Tablet scoring has long been used by oral solid dosage manufacturers—originally as a means to prevent tablet stress fractures, but more recently their function has become more cosmetic than functional . Bisects, of course, present manufacturing challenges. They “may be affected by the tablet cup depth, band thickness and the intended tablet hardness. As the tablet size increases or changes, so do the size and type of bisects that may be placed” . In general, there are seven types of bisect lines, from a G-type, which is very sensitive to pressure placed on it by humans, to the purely cosmetic H-Type .
A score is a useful feature for the patient who, for instance, wants to switch from a name-brand to generic product and may need to halve tablets to maintain a consistent dosage regimen. By some accounts, this is happening more often, as insurance companies and doctors are increasingly recommending that patients split tablets for proper dosing or sometimes as a cost saving measure.
Scoring has also been an issue in determining whether a generic drug is equivalent to its reference product. Whether or not a tablet is scored (and scored properly) can play a role in the cat-and-mouse game that originating manufacturers play with would-be generic competition. A reference drug may have a well-defined score while a generic product may only have a cosmetic breakline—in such a case, is the generic truly equivalent?
As one consultant recently stated on a LinkedIn conversation, scoring is “a door to patient non-compliance.” FDA has taken this to heart and has conducted its own research, finding that scoring can lead to discrepancies in tablet content, weight, disintegration, or dissolution. (If you’ve split tablets yourself at home, how often have you gotten a good, clean split?)
Last fall, the Agency established draft guidance for tablet scoring . The guidance is intended to provide “consistent and meaningful criteria by which scored tablets can be evaluated and labeled by: (1) providing a harmonized approach to chemistry, manufacturing, and controls (CMC) reviews of scored tablets; (2) ensuring consistency in nomenclature (e.g., score versus bisect) and labeling; and (3) providing information through product labeling or other means to healthcare providers.”
The draft guidance’s fundamental guidelines and criteria are:
- The dosage amount meant to be achieved after splitting the tablet should not be below the minimum therapeutic dose indicated on the approved labeling.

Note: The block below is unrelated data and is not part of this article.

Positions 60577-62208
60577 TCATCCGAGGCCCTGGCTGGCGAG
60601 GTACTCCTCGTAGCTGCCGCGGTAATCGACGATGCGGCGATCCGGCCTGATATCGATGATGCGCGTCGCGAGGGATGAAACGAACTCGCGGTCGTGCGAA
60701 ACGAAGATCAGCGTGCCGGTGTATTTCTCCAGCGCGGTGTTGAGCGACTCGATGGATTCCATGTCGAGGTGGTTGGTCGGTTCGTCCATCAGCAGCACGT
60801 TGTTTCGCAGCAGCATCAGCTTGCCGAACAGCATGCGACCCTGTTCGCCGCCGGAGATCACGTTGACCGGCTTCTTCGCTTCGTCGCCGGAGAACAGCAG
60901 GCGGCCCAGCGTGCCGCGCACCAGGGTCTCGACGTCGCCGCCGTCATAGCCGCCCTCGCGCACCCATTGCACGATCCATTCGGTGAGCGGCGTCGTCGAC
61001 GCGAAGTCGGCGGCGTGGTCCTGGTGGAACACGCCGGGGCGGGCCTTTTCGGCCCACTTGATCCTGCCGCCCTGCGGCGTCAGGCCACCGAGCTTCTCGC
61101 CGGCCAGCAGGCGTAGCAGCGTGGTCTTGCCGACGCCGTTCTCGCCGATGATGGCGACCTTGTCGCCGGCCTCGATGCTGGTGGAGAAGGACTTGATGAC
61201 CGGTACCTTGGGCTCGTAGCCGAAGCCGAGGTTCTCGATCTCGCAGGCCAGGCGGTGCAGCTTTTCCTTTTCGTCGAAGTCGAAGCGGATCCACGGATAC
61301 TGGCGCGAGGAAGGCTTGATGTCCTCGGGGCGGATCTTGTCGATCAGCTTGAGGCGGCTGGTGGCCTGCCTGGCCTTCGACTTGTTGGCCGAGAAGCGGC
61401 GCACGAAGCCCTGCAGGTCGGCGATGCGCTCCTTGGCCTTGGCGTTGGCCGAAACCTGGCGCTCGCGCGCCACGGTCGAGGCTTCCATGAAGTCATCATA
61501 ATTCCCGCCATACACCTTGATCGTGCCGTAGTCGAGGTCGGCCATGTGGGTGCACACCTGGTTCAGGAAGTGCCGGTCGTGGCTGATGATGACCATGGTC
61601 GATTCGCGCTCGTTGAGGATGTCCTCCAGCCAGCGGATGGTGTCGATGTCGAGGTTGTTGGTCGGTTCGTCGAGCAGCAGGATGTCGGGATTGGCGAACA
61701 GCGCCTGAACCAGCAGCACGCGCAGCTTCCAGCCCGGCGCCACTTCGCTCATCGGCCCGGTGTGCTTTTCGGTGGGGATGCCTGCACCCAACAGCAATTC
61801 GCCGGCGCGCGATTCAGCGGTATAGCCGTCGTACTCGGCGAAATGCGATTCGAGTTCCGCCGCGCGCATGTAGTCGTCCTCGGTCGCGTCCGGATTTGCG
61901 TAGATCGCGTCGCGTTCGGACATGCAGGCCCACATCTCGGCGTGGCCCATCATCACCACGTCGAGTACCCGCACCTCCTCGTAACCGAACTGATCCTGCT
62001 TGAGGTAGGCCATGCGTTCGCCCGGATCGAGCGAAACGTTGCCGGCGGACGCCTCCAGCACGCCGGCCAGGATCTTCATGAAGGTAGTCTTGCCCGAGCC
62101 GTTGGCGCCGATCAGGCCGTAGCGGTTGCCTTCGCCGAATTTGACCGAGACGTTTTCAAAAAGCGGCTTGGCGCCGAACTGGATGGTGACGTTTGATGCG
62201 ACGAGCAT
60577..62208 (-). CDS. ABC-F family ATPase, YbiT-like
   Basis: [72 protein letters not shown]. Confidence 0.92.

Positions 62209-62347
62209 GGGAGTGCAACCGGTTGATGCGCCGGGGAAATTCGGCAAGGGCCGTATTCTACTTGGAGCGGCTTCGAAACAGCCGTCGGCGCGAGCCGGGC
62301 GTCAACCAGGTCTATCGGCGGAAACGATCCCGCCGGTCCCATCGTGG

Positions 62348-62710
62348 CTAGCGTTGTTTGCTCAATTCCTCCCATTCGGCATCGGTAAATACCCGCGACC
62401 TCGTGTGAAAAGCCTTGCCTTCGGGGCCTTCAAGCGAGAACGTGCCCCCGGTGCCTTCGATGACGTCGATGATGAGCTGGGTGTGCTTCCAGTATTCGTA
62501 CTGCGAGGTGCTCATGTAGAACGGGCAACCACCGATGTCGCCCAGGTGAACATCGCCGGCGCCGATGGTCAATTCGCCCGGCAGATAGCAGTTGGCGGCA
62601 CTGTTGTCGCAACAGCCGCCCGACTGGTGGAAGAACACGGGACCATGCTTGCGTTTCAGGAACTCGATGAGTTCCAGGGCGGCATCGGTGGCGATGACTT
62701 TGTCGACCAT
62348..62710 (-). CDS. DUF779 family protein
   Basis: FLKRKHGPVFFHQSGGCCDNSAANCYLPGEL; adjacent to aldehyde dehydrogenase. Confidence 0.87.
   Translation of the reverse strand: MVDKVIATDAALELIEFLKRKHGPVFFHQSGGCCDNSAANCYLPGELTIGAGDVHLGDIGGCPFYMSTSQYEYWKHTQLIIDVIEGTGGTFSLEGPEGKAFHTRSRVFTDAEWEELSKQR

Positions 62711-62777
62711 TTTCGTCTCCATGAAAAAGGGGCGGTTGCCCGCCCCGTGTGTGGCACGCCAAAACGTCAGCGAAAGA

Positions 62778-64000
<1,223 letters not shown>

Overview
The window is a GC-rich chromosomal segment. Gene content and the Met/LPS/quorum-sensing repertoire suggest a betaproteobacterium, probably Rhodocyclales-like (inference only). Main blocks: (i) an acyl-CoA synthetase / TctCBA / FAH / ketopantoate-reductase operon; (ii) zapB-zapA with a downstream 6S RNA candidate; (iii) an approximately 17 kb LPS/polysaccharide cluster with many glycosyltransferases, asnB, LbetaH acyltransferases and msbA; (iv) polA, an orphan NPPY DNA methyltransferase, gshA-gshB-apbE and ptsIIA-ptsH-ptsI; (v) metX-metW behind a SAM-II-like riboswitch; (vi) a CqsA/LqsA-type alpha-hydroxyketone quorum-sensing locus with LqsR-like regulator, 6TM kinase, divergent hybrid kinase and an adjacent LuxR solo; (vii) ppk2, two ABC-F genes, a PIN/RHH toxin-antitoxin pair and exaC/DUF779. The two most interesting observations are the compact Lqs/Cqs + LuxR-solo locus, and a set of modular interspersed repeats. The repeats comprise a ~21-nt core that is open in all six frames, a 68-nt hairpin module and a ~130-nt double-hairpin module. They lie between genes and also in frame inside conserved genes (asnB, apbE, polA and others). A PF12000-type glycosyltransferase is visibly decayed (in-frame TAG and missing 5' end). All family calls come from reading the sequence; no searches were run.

- The scored dosage form should be safe to handle and not pose risk of unintended drug exposure.
- Modified release products for which the control of drug release can be compromised by tablet splitting should not have a scoring feature.
- The split tablet, when stored in standard high-density polyethylene pharmacy bottles and caps (no seal), should meet established stability requirements for a period of 90 days at 25º C, plus or minus 2º C/60 percent Relative Humidity (RH), plus or minus 5 percent RH.
- The split tablet portions should meet the same finished-product testing requirements as for a whole-tablet product with equivalent strength. A risk assessment should be provided to justify the tests and criteria for product with the proposed functional score.
- The scored tablet should be tested using the indicated patient population to ensure patients can split the tablet correctly, as labeled.
- The scoring configuration of generic drug products should be the same as the reference drug.
- New study data on tablet splitability should be provided during postapproval for any product changes per FDA’s SUPAC guidances.
Because of the guidance, says Metin Celik, PhD, president of PTI, Inc., tablet formulators will have to pay more attention to the design of tablet tooling and the optimum strength of the tablets. “The ease of splitting of a tablet using the score line should not be at the expense of the other quality attributes of the product,” he says. “I have split tablets many times using the score line both manually as well as using the mechanical splitter. Regardless of manual or mechanical splitting, I failed to have two ‘equal’ pieces in most of these samples.”
“If a tabletting expert fails the split these scored tablets successfully, how can I expect especially elderly patients not to fail?” he continues. “The differences between two different generic manufacturers of the same drug, as a patient, I would prefer one that allows me to split the tablet in half perfectly (although the patient does not have any choice as the pharmacy is the ultimate decision maker about the manufacturer).”
For additional insight on this “divisive” topic, we sought out Dale Natoli, president of Natoli Engineering, who has 35 years of experience in tabletting and has written extensively on oral solid dosage forms.
PhM: From an equipment standpoint, what are the latest in improvements in tablet scoring or bisecting? (E.g., have there been changes punch designs?)
D.N.: There have been recent improvements to a bisect design commonly referred to as the "Pressure Sensitive" bisect to help reduce edge chipping and edge attrition. The new design requires a facet or radius eliminating the sharp edge on the tablet at the bisect and the beginning of the punch cup. The Pressure Sensitive bisect design is more common to the European pharmaceutical industry due to an earlier adoption of the European Pharmacopeia standards pertaining to uniform dose of a split tablet presented in 2002.
PhM: FDA wants to ensure good “splitability” for scored tablets. What are some of the keys or best practices for manufacturers in this regard?